So the WHO has declared a pandemic....after apparently much agonized handwringing. But from where I sit....it seems like nothing much has changed, and for the most part, it's life as per normal.
Any impact on the global economy? So far no apparent negative impact. It's travel as per normal. Shopping as per normal.
One good thing about the pandemic is the super boost for the vaccine industry, and all related industries with regards to pandemic preparedness.
Market Research Media estimates that the size of the global pandemic preparedness market is in the region of a staggering US$52 billion in 201o-2015. The orders for vaccines alone is sizeable. The supply of influenza vaccines to the European market itself will net GSK US$1 billion.
The safety of existing and new vaccines has been the subject of a raging debate. Much of the controversy centres around the inclusion of mercury (thimerasol) and aluminium in the preparations of the various vaccines. Thimerasol is used largely as a preservative, but has been incriminated in CNS and renal toxicity. There have also been suggested associations with autism in children. Aluminium on the other hand is use mainly as an adjuvant to increase the immunological response to the antigen. It has also been suggested to be involved in brain damage and behavioural problems in children.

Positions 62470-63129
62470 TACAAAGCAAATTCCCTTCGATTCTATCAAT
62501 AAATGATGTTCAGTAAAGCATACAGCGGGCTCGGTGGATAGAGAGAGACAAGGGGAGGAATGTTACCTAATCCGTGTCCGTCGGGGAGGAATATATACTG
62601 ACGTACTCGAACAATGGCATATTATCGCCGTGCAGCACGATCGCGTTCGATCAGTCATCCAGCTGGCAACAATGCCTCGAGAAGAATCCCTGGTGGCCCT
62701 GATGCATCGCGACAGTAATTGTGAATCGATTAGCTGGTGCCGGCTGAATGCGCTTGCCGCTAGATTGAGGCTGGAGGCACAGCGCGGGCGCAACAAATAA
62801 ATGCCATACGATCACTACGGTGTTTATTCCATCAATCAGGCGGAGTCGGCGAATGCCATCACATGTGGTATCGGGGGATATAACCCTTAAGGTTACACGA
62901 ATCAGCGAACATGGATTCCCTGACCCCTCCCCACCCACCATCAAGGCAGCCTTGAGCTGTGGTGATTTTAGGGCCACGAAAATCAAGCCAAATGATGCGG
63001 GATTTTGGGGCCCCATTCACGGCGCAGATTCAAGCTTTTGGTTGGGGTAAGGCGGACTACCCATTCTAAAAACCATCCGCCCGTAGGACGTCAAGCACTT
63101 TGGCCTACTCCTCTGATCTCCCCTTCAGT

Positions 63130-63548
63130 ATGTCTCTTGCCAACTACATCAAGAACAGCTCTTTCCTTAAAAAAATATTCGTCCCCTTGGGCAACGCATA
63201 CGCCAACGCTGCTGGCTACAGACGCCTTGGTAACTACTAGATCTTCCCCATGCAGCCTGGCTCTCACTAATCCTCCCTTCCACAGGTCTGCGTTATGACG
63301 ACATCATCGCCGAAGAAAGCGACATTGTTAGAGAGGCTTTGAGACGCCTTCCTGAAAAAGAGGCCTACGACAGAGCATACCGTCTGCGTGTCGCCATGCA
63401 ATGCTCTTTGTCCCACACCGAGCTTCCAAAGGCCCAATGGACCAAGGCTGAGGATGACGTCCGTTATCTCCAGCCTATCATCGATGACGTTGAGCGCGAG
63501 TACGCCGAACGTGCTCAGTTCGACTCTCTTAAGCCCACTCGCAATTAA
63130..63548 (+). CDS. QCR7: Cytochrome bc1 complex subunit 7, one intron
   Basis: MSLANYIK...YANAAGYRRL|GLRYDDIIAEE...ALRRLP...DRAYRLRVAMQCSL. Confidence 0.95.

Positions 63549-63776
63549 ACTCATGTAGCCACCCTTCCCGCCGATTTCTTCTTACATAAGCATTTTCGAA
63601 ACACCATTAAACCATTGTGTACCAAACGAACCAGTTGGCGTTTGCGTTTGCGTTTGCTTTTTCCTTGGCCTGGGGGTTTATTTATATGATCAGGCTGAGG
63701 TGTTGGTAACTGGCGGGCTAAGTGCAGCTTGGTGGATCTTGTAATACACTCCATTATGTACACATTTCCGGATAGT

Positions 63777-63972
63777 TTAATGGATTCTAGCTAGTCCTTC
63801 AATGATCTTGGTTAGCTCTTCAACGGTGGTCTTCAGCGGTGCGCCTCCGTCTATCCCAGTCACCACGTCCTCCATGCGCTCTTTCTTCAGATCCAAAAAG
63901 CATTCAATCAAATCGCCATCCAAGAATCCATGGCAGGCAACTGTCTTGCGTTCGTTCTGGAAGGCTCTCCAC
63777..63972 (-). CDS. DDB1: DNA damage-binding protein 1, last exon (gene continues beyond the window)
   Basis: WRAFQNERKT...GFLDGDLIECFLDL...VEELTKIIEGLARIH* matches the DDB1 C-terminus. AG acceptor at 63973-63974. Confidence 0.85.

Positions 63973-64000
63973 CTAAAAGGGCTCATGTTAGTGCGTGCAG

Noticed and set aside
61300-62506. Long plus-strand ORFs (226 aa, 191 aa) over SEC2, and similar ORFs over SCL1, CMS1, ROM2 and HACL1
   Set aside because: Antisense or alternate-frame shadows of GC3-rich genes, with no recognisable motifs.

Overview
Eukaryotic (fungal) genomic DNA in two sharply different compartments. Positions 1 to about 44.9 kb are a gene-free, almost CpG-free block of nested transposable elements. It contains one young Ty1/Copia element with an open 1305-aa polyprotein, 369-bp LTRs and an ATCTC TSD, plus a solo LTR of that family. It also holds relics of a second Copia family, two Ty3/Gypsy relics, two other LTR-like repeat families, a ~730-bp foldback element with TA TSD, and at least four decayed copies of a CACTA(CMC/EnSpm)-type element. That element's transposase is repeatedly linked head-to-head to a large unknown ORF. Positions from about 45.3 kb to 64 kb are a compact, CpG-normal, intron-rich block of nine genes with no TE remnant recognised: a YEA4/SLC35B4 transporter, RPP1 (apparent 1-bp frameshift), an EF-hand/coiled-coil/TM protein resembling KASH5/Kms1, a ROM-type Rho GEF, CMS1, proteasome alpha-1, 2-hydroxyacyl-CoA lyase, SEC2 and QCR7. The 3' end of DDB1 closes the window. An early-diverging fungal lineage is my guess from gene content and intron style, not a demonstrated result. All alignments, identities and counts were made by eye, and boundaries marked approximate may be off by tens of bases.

Most of these claims are pretty alarmist and poorly substantiated but there have been a lot of pressures to remove these from vaccine preparations.
One other problem with vaccines relates to the fear of the unknown. Vaccines are usually produced throgh fairly complex biological means, many of which are proprietary and unique to companies. Many of these processes are fairly recent innovations, the safety of which have not been extensively validated. We really don't know too much about the long term consequences of being exposed to products and contaminants from these commercial bio-industrial processes. On surface they appear to be safe. We can only hope that the longer term effects will be just as innocuous.
Gor more information about vaccine safety:
US Centers for Disease Control and Prevention, Immunization Safety Office
Vaccines are still one of the most effective means to control infections, and good access to vaccines is of critical importance in managing epidemics and pandemics such as those caused by the current novel H1N1. The issue of vaccine safety is difficult to resolve because many of the suggested toxic effects are much delayed effects whose postulated causal relationship with the vaccines are extremely difficult to prove. Nevertheless it is vitally important for health authorities to address these issues openly and provide a high degree of public reassurance. In this pandemic, there will be pressures to embark on vaccination programmes early, and perhaps prematurely, before full clinical trialing has been completed. Full public disclosure of data relating to the vaccine safety will be even more important.